Quiet Day at the White House

May 24, 1864

Nothing especial at the Cabinet,” writes Secretary of the Navy Gideon Welles in his diary. “The condition and position of the armies canvassed. Chase was not present. He seldom attends of late.”

Presidential aide John Hay writes in his diary that Secretary of State William H. “Seward and [former Secretary of War Simon] Cameron spent evening with President. Seward has prepared the answer to Winter Davis’ guerilla Resn. and it will go up tomorrow. It seems perfectly satisfactory to the Prest. & Nicolay. I think it will subject the Admn. to a good deal of rancorous and foolish attack at this time. Davis’ Resn. though expressing the feelings of almost every American citizen was introduced from the worst motives; still these motives can not be gracefully explained by our government to France.”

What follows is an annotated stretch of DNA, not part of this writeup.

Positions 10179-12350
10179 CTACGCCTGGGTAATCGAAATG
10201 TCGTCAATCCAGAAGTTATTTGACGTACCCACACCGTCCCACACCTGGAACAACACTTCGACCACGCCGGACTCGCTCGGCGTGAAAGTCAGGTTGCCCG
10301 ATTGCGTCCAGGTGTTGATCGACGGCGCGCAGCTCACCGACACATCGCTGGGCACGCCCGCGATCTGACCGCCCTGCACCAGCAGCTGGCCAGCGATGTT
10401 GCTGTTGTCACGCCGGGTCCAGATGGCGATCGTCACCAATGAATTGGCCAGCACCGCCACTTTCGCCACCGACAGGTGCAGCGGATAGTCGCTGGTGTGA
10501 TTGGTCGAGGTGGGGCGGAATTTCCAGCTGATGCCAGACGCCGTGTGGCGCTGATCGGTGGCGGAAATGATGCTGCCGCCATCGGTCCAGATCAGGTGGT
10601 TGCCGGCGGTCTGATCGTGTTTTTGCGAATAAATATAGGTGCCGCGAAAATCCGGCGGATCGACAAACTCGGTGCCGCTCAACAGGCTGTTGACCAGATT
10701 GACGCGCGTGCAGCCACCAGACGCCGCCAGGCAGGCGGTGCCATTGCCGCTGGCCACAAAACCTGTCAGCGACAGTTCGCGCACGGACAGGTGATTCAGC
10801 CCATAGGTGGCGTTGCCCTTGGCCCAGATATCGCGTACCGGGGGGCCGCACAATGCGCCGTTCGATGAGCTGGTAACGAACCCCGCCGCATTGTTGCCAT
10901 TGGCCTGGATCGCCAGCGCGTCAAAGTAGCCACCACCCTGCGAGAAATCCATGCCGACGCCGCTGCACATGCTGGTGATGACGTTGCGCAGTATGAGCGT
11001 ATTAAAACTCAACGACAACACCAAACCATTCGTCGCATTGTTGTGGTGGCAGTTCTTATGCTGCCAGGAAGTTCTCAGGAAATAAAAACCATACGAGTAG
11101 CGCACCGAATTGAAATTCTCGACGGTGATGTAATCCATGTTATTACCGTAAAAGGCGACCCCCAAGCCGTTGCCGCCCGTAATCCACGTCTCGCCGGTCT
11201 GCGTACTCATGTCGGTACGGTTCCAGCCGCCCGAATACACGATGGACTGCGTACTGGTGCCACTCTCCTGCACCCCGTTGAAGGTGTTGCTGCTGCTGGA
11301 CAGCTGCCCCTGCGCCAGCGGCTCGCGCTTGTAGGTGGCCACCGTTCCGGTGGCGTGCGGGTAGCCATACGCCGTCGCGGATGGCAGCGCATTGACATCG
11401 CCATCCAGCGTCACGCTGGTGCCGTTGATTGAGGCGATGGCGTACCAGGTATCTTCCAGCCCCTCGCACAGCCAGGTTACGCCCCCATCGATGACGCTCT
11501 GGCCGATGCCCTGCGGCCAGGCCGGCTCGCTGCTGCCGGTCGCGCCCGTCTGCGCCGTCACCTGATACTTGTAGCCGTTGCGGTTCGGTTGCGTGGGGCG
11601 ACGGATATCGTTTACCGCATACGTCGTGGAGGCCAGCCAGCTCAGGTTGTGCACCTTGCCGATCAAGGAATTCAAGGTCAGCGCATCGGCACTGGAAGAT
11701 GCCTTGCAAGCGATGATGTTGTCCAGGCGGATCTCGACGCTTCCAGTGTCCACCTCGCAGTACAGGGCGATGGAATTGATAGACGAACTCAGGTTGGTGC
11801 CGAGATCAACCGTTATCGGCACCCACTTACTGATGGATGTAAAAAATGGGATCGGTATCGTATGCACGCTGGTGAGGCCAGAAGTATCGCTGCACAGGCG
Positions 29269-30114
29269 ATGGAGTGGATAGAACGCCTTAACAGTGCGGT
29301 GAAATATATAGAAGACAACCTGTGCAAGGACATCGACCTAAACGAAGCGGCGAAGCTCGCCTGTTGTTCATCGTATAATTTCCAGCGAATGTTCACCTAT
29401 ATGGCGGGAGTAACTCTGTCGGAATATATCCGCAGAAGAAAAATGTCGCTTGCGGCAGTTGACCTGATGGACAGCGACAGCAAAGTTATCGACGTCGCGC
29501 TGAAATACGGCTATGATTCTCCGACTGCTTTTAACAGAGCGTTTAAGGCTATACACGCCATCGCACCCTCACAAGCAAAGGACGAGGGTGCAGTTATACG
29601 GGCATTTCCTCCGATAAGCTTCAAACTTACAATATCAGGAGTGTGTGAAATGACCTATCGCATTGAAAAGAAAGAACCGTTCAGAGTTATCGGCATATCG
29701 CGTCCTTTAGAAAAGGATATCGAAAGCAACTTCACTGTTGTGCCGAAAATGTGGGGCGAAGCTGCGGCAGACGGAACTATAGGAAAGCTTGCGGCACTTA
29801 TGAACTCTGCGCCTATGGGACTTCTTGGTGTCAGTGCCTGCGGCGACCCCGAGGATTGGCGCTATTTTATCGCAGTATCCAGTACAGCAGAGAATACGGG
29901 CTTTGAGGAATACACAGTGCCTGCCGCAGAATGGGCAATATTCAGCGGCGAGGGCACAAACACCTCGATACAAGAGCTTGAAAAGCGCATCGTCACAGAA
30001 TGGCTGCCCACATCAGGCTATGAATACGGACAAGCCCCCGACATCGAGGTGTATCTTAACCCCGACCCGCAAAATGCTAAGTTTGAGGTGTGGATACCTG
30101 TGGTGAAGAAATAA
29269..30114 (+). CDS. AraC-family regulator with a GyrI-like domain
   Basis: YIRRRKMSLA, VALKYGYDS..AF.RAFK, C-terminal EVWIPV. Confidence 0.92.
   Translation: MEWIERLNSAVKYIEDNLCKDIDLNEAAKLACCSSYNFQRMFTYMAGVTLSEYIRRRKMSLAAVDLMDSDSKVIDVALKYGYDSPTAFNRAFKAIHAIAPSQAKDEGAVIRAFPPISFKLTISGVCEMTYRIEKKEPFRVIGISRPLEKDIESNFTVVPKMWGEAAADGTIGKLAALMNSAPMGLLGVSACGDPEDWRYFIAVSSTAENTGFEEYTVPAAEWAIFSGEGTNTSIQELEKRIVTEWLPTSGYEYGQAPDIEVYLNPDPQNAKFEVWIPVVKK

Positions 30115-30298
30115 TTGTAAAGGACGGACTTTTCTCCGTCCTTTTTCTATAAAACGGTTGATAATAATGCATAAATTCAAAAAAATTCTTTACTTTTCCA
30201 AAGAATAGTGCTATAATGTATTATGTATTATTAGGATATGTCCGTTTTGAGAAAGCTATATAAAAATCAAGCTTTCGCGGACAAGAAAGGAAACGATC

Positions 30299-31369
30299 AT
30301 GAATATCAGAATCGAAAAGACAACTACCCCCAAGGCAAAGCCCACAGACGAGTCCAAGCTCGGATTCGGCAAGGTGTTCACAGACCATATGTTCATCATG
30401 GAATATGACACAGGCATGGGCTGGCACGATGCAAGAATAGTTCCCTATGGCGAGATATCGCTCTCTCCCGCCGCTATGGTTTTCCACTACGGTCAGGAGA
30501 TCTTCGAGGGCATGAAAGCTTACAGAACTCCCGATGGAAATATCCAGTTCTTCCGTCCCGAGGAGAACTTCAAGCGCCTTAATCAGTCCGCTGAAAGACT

Despatches from [Charles] Dana & [Ulysses] Grant show them making fine time. Warren has been behaving finely at the crossing of the North Anna. Things look better than it was rumoured with [Benjamin F.] Butler.”

President Lincoln writes Ohio Governor John Brough: “Yours to Sec. of War asking for something cheering. We have nothing bad from any where. I have just seen a despatch of Grant, of 11 P.M. May 23, on the North Anna, and partly accross it, which ends as follows: `Every thing looks exceedingly favorable for us.’ We have nothing later from him.”

Published in: on May 24, 2014 at 9:00 am  Leave a Comment  

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